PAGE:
The countess only lists two ways there, but hush, you. The countess doesn't have time for your nitpicking, which, by the way, is unnecessary if you properly egg your hair every six weeks. The countess warns that depilation is tedious and painful, as each hair must be pulled from the root by "small nippers of steel," and will grow back again. You can create a cream, but it will give you chemical burns. The only foolproof way to get rid of your villainously masculine appearance is by the new and exciting science of electrolysis. Electrolysis and cocaine. Lots of cocaine.

The countess writes:

This process, invented rather recently, consists in annihilation of hair by means of electricity. Into the hairy follicle a fine needle is introduced, threaded at the end with an electric spark. When the needle touches the hair of the matrice, it causes a current to pass which destroys it for ever. This operation, in no way painful to the face, is hardly painful to the chest either, and, if necessary, one can escape all pain by using cocaine. [Beauty's Aids]

You can escape a lot of things by using cocaine.

4. Hair dye

The good Countess C__ cannot wholly support the use of hair dye. Such products contain "corrosive materials." But if you must dye (and really you must, as grey hairs advertise your fallow womb and joyless life to the entire world), she recommends avoiding the use of lead. That's good. Instead she offers this recipe:

To obtain a more pronounced black, use a mixture of celeste (ammoniated solution of sulphate of copper) water with a solution of yellow cyanide. (Take great care in using this preparation; the cyanide is a terrible poison.) [Beauty's Aids]

Let it not be said the countess did not warn you. Take great care with the cyanide as you pour it on your head. It is a terrible poison.

5. General cautions

There is a wealth of information about the importance of your hair in this next paragraph, given to us by my favorite eugenicist/advice writer of the 20th century, B.G. Jefferis, in his extremely popular Searchlights on Health series:

Cautions. — It is ascertained that a full head of hair, beard, and whiskers, are a prevention against colds and consumptions. Occasionally, however, it is found necessary to remove the hair from the head, in cases of fever or disease, to stay the inflammatory symptoms, and to relieve the brain. The head should invariably be kept cool. Close night-caps are unhealthy, and smoking-caps and coverings for the head within doors are alike detrimental to the free growth of the hair, weakening it, and causing it to fall out. [Searchlights on Health]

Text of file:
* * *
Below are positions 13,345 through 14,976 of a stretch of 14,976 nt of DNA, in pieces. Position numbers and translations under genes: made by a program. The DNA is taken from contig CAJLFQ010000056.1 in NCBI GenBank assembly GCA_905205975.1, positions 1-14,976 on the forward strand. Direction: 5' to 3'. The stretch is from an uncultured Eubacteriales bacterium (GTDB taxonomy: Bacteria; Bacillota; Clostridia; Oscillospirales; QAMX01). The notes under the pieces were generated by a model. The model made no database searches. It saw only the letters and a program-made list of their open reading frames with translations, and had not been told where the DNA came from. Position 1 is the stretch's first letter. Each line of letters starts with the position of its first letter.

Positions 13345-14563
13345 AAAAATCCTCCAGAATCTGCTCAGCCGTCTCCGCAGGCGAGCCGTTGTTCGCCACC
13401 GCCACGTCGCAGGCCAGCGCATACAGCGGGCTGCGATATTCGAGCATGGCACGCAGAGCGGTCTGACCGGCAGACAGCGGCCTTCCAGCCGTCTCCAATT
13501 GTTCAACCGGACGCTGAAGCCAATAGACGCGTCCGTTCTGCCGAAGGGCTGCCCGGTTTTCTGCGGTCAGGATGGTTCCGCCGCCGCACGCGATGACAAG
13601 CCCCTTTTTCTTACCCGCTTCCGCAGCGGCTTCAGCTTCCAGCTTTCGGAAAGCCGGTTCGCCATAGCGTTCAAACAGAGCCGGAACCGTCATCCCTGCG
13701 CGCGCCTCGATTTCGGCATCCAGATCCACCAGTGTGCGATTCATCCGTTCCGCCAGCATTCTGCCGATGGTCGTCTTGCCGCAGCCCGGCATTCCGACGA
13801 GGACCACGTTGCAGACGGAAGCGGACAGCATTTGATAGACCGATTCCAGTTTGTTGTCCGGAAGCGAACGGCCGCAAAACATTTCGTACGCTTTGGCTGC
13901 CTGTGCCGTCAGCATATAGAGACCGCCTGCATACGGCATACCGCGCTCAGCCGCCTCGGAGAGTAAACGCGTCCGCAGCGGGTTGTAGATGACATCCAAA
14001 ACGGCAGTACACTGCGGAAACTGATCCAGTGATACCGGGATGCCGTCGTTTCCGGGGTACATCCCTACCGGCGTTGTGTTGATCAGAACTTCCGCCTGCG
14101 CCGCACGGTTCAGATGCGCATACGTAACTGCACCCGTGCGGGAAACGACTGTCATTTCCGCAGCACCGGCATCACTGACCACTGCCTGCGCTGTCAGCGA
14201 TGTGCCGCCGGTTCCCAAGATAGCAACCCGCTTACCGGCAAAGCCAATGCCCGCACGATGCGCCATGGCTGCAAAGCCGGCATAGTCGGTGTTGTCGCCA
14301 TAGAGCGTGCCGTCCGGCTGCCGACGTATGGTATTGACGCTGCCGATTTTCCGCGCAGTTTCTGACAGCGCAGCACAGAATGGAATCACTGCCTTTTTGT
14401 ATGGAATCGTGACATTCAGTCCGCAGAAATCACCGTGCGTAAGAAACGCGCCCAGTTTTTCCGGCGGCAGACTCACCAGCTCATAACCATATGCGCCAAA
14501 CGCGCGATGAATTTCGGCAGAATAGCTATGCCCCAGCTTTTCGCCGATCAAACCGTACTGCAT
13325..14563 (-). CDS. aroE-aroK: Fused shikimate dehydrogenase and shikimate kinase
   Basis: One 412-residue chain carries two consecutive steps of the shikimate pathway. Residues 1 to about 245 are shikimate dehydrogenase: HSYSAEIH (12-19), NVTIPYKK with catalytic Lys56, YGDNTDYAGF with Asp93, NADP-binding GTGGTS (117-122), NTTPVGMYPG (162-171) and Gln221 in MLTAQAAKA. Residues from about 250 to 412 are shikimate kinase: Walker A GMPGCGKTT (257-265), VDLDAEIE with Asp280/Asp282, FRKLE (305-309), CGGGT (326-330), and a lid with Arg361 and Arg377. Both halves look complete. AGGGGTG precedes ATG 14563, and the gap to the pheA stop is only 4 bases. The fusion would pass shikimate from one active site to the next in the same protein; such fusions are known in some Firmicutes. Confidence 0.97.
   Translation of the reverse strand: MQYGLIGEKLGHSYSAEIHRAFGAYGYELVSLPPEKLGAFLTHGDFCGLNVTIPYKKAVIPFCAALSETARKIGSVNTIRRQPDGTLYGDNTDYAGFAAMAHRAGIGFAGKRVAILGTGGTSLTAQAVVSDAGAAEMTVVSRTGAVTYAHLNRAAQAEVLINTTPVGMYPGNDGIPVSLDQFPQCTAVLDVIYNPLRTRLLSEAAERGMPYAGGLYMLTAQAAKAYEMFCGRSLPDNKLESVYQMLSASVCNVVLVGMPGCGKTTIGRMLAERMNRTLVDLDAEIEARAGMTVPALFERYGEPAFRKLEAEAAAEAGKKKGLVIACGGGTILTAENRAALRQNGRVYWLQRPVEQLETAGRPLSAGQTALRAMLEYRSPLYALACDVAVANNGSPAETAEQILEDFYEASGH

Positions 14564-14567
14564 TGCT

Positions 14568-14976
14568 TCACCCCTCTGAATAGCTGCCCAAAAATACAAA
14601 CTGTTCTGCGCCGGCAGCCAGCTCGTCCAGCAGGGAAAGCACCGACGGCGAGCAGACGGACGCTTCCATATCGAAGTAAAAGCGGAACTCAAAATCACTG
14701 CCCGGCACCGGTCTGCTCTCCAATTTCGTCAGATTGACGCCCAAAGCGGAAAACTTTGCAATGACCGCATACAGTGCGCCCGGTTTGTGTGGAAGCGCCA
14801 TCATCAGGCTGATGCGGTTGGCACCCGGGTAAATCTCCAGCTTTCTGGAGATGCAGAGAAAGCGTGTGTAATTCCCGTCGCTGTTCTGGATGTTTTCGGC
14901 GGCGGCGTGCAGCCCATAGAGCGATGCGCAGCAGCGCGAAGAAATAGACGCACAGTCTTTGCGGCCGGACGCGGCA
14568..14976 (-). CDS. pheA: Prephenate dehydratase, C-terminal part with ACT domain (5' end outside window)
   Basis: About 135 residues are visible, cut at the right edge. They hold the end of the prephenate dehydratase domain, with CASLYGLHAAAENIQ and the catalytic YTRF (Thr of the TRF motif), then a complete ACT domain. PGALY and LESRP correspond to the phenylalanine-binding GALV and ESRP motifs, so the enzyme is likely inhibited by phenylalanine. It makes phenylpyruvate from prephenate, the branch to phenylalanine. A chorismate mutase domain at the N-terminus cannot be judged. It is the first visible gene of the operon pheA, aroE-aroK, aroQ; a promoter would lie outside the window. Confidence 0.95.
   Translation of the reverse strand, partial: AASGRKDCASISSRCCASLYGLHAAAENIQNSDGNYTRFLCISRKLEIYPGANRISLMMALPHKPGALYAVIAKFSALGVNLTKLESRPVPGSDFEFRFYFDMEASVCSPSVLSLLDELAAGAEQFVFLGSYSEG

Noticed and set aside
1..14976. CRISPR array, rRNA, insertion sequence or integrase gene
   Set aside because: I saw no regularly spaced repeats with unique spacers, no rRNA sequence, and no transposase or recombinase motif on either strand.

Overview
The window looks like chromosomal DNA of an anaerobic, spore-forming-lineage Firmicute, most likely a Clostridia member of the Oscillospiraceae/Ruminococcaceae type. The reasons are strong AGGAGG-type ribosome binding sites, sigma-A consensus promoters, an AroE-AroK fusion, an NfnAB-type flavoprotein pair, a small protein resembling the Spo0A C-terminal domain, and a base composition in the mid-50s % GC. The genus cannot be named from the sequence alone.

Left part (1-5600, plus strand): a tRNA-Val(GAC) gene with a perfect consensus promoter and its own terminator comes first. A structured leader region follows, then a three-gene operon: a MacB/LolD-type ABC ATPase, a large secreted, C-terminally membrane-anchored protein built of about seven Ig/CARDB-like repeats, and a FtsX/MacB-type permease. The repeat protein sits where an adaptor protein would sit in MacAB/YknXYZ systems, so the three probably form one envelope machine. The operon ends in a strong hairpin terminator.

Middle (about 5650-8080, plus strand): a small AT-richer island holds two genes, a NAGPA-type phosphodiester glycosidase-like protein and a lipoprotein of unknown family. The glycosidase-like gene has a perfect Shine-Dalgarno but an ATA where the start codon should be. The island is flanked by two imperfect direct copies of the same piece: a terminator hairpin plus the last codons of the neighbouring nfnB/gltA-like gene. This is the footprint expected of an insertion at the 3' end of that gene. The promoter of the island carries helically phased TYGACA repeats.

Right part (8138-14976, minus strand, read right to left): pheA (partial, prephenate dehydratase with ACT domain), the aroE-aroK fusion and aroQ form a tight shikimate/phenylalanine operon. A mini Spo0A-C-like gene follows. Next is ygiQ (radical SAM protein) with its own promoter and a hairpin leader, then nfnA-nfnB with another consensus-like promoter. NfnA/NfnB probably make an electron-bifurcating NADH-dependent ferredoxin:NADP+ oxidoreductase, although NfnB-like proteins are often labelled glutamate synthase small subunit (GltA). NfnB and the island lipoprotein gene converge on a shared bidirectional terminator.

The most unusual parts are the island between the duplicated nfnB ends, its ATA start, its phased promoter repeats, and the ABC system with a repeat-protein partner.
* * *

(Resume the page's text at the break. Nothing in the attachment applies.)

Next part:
In sum, your beard, hair, and whiskers keep the germs out. That's just science. But sometimes you may need to shave your head to relieve your brain in times of sickness. Also, don't wear hats inside. It obstructs your hair's free-range living, weakens its virility, and makes you bald. Again, that's just science.

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11 Classic Facts About Converse Chucks
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Converse’s Chuck Taylor sneakers have been around since the early 20th century, but they haven’t changed much—until recently. In 2015, The Chuck II—a new line of Converse that looks much the same as the original shoe but with a little more padding and arch support—hit stores. In honor of the kicks' staying power, here are 11 facts about Converse Chuck Taylor All-Stars.  

1. They were originally athletic shoes. 

The Converse All-Star debuted in 1917 as an athletic sneaker. It quickly became the number one shoe for basketball, then a relatively new sport (basketball was invented by James Naismith in 1891, but the NBA wasn't founded until 1946). By the late 1940s, most of the NBA sported Chucks. They remain the best-selling basketball shoes of all time, even though very few people wear them for basketball anymore. (Many teams switched to leather Adidas in the late ‘60s.)

2. Converse previously made rain boots.

The company started in 1908 as a rubber shoe company that produced galoshes.  

3. The All-Star design hasn’t really changed since 1917.

The updated Chuck II is Converse’s first real attempt to update its flagship product since the early 20th century. The company is understandably reticent to shake things up: All-Stars make up the majority of the company’s revenue, and like any classic design, its fans can be die-hards. In the 1990s, when the company tried to introduce All-Stars that were more comfortable and had slightly fewer design inconsistencies, hardcore aficionados rebelled. “They missed the imperfections in the rubber tape that lines the base of the shoe,” according to the Washington Post. The company went back to making a slightly imperfect shoe.